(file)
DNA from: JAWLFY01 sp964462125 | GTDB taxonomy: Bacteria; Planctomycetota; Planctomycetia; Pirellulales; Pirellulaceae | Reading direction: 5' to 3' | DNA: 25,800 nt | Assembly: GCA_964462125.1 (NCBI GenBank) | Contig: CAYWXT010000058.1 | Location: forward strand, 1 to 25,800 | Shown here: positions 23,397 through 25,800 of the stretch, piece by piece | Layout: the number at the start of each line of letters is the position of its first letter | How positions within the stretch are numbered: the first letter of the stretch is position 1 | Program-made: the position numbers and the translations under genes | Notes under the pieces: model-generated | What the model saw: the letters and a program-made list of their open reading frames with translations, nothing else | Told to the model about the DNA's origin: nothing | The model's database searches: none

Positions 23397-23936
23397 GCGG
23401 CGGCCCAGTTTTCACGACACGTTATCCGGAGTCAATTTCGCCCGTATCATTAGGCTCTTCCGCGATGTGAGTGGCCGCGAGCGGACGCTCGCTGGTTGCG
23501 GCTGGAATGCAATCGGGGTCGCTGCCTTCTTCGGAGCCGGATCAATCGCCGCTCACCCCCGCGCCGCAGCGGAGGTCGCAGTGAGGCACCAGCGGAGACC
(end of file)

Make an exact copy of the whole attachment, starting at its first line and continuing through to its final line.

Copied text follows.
DNA from: JAWLFY01 sp964462125 | GTDB taxonomy: Bacteria; Planctomycetota; Planctomycetia; Pirellulales; Pirellulaceae | Reading direction: 5' to 3' | DNA: 25,800 nt | Assembly: GCA_964462125.1 (NCBI GenBank) | Contig: CAYWXT010000058.1 | Location: forward strand, 1 to 25,800 | Shown here: positions 23,397 through 25,800 of the stretch, piece by piece | Layout: the number at the start of each line of letters is the position of its first letter | How positions within the stretch are numbered: the first letter of the stretch is position 1 | Program-made: the position numbers and the translations under genes | Notes under the pieces: model-generated | What the model saw: the letters and a program-made list of their open reading frames with translations, nothing else | Told to the model about the DNA's origin: nothing | The model's database searches: none

Positions 23397-23936
23397 GCGG
23401 CGGCCCAGTTTTCACGACACGTTATCCGGAGTCAATTTCGCCCGTATCATTAGGCTCTTCCGCGATGTGAGTGGCCGCGAGCGGACGCTCGCTGGTTGCG
23501 GCTGGAATGCAATCGGGGTCGCTGCCTTCTTCGGAGCCGGATCAATCGCCGCTCACCCCCGCGCCGCAGCGGAGGTCGCAGTGAGGCACCAGCGGAGACC